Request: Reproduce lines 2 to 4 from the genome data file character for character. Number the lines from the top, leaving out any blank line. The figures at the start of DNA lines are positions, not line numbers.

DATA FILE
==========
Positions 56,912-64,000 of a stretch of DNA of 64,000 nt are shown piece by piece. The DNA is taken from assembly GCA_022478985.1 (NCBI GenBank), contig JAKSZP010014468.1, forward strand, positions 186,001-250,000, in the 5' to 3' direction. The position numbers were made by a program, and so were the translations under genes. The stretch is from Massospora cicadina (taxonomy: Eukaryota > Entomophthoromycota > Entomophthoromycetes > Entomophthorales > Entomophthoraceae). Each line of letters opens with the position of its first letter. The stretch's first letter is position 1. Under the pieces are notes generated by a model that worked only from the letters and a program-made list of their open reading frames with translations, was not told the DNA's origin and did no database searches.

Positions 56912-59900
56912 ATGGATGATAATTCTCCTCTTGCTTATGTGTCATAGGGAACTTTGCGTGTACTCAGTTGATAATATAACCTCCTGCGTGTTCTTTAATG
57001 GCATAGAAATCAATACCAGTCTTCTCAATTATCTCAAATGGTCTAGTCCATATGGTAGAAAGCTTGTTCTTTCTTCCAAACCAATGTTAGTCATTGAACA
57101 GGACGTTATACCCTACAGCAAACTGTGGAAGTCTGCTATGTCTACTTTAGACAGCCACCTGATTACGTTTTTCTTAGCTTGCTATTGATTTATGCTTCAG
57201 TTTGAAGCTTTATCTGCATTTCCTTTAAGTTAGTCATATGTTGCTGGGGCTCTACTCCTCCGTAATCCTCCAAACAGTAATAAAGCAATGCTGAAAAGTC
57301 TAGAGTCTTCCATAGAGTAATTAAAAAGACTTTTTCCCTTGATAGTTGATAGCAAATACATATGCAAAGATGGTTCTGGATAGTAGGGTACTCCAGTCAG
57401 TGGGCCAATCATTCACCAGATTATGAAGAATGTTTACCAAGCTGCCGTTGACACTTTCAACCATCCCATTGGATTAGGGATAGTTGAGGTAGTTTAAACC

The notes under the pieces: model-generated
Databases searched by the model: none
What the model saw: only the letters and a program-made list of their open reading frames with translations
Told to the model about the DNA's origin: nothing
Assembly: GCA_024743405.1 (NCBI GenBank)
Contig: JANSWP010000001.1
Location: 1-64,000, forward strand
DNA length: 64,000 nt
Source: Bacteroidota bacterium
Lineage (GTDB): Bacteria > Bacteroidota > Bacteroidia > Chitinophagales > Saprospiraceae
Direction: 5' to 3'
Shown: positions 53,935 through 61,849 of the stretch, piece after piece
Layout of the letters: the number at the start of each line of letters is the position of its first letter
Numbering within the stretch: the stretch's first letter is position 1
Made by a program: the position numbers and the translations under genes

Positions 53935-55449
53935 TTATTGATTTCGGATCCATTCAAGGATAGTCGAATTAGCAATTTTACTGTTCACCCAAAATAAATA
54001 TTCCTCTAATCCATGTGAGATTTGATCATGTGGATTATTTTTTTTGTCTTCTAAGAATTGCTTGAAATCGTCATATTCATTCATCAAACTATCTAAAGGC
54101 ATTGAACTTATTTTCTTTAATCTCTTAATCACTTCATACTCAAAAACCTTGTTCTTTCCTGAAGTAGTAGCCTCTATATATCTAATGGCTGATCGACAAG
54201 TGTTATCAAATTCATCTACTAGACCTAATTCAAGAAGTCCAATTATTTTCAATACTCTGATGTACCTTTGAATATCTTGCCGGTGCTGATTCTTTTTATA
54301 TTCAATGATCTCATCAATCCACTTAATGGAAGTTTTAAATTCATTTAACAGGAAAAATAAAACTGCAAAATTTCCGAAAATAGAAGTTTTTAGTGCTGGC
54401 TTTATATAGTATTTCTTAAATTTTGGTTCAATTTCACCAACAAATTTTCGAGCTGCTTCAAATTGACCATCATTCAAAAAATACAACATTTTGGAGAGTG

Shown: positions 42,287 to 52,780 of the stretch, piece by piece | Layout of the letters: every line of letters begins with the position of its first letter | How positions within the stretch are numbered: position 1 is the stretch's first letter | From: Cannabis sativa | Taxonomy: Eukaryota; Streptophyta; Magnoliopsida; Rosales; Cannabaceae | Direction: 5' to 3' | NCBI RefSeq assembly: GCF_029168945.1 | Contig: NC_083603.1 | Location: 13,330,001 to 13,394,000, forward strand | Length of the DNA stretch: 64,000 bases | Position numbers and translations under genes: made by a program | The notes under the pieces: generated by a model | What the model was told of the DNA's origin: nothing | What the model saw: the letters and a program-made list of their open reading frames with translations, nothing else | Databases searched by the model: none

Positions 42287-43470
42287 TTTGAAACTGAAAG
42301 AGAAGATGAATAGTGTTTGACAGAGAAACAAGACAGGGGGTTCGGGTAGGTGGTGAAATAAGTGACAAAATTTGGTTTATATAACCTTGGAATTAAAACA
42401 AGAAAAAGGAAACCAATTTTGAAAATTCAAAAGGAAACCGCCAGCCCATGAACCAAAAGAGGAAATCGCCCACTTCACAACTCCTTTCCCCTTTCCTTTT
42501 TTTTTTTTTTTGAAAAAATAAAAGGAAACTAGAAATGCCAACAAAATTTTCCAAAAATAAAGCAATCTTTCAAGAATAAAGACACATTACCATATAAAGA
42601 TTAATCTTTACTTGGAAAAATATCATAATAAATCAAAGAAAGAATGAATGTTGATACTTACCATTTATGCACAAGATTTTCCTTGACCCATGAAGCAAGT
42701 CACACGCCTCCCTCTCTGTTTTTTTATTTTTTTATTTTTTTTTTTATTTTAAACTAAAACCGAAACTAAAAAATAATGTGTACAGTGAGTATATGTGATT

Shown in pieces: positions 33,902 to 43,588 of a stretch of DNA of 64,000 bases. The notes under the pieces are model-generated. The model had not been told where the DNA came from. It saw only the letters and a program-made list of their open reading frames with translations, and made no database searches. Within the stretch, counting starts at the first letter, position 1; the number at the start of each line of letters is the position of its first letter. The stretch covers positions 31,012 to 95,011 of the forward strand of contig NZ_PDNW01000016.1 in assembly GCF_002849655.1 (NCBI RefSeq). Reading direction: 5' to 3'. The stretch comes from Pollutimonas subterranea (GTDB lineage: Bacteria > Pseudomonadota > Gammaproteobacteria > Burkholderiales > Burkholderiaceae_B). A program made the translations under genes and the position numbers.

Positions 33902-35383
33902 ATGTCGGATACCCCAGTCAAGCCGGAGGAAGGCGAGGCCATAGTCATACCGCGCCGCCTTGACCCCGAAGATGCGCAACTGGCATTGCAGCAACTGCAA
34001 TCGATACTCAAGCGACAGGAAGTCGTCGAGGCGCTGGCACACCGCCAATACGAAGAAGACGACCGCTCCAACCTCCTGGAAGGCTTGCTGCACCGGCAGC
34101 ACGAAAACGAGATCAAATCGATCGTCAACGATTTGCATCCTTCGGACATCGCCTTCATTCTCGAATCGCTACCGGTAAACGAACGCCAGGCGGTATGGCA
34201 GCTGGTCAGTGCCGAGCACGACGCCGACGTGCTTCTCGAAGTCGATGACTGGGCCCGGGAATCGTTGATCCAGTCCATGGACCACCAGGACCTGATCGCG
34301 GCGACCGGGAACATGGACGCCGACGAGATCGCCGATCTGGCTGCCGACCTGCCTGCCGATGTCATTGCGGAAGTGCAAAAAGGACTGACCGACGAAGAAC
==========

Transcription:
Positions 56912-59900
56912 ATGGATGATAATTCTCCTCTTGCTTATGTGTCATAGGGAACTTTGCGTGTACTCAGTTGATAATATAACCTCCTGCGTGTTCTTTAATG
57001 GCATAGAAATCAATACCAGTCTTCTCAATTATCTCAAATGGTCTAGTCCATATGGTAGAAAGCTTGTTCTTTCTTCCAAACCAATGTTAGTCATTGAACA